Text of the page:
It is this sense of partnership with parents and social inclusion in their world that creates a primary friendship that is powerfully influential as the child quickly imitates their older ways, becomes verbally and socially precocious, developing adult-like characteristics at an early age. Because the pleasure of each other’s company is so mutually enjoyable, it can be tempting for parents and child to preoccupy with each other and not make room or time for adult or younger friends. Now friendship with parents can be at the expense of developing friendships with age-mates. However, if parents lead reasonably social lives and bring these friendships into the home, the only child can learn by example and interaction a lot of helpful socializing skills.  

A reader response to an earlier blog described the experience this way: “I grew up in a situation where the three of us almost held equal power. The higher level of my parents rarely came into play. I had much difficulty relating to my peers at school. I always felt like an adult among children. Their ‘childish’ antics held little interest for me. By third grade I was involved in making decisions such as which cars to buy and how to remodel the house. I was, of course, still a child but half the stuff other children did seemed stupid and immature.”

Such growing out of step with peers can usually be prevented when an only child is given ample opportunity to socialize with same-age friends, inviting them into the family circle and spending time in theirs, having sufficient play time to maintain same-age social interests and interpersonal skills to feel comfortable in the company of peers.

This said, I believe the quality of the only child friendship with parents, based on compatibility and loyalty and commitment in a relationship taken seriously, can contribute to an adolescent only child seeking significant friendships over casual ones, friendships of lasting value over passing ones, friendships that are more intimate over superficial ones, preferring a small circle of friends to a large social crowd.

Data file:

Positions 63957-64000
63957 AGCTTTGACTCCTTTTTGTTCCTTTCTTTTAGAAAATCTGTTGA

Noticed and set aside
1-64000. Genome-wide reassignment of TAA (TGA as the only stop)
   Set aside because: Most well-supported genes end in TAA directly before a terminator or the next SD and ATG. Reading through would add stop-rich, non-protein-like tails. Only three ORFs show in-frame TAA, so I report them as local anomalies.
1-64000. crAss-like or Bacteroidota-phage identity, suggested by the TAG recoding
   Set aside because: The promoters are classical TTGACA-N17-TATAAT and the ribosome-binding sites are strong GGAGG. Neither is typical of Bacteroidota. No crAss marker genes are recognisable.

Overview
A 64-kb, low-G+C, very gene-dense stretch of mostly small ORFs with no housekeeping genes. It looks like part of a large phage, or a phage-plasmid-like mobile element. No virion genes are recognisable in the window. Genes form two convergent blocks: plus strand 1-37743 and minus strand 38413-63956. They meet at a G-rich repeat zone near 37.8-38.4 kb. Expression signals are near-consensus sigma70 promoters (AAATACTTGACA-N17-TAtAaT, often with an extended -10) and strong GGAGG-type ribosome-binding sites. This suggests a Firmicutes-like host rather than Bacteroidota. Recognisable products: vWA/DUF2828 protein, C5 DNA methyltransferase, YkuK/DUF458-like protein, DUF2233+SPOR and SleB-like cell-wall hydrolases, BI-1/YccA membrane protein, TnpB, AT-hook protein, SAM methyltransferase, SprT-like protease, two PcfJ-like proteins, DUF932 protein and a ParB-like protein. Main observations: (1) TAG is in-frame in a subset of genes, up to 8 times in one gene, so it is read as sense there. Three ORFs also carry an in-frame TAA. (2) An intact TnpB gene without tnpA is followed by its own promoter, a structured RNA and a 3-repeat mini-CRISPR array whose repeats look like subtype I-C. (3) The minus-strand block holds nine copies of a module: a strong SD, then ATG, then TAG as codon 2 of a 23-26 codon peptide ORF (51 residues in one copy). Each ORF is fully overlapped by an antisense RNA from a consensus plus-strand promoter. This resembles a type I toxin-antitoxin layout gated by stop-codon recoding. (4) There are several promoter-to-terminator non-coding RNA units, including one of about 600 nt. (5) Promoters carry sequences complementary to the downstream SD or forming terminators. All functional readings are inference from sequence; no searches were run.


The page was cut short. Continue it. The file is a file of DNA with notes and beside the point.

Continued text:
LACK OF SIBLINGS

Without siblings the only child does get all the attention, care, and resources that parents have to offer. The opportunity to experience normal conflict, competition, comparison, and cooperation with other children in the family is absent. The push and shove, give and take, speak up and shut up, divide and share of peer relationships must be learned outside the home, and often later on. For example, empowered by a strong will to live on individual terms, the older only child can find it challenging to manage a domestic partnership like having a roommate (at camp or college or in an apartment) with whom one must share common property and space, sacrifice privacy, and have to work out joint living arrangements. However, at a later date these accommodation skills for communal living can be learned.

Without actual siblings, the romanticized idea of missing siblings can be missed. And what is missed can cause the only child to seek a kind of familial closeness with friends, sometimes treating close friends as surrogate siblings in this way. Only children often want and win a close circle of friends partly doing so to create a sense of sibling family that he or she never had.

Most adolescent only children I have seen value friendship, make a very good friend, and make a few very good friends. So I believe that loneliness and friendlessness need not be the adolescent only child’s lot.

For more about parenting adolescents, see my book, ‘SURVIVING YOUR CHILD’S ADOLESCENCE” (Wiley, 2013.) More information at: www.carlpickhardt.com

I welcome questions and suggestions for future blogs.

Next week’s entry: Giving Parents and Adolescents Balanced help